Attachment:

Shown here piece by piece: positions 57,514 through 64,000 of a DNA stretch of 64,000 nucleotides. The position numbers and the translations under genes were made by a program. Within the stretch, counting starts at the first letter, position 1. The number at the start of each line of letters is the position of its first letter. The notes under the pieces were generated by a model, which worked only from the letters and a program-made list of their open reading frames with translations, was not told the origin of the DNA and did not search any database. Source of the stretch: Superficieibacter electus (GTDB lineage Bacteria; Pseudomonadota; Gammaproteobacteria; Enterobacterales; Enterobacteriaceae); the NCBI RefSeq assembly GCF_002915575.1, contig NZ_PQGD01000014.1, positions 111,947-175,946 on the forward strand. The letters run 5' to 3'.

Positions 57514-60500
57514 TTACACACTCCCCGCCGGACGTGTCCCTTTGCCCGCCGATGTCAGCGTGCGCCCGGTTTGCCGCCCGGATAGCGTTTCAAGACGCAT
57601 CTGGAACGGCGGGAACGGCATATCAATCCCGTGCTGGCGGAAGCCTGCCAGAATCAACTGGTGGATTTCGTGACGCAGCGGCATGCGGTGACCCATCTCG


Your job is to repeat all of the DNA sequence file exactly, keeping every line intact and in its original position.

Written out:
Shown here piece by piece: positions 57,514 through 64,000 of a DNA stretch of 64,000 nucleotides. The position numbers and the translations under genes were made by a program. Within the stretch, counting starts at the first letter, position 1. The number at the start of each line of letters is the position of its first letter. The notes under the pieces were generated by a model, which worked only from the letters and a program-made list of their open reading frames with translations, was not told the origin of the DNA and did not search any database. Source of the stretch: Superficieibacter electus (GTDB lineage Bacteria; Pseudomonadota; Gammaproteobacteria; Enterobacterales; Enterobacteriaceae); the NCBI RefSeq assembly GCF_002915575.1, contig NZ_PQGD01000014.1, positions 111,947-175,946 on the forward strand. The letters run 5' to 3'.

Positions 57514-60500
57514 TTACACACTCCCCGCCGGACGTGTCCCTTTGCCCGCCGATGTCAGCGTGCGCCCGGTTTGCCGCCCGGATAGCGTTTCAAGACGCAT
57601 CTGGAACGGCGGGAACGGCATATCAATCCCGTGCTGGCGGAAGCCTGCCAGAATCAACTGGTGGATTTCGTGACGCAGCGGCATGCGGTGACCCATCTCG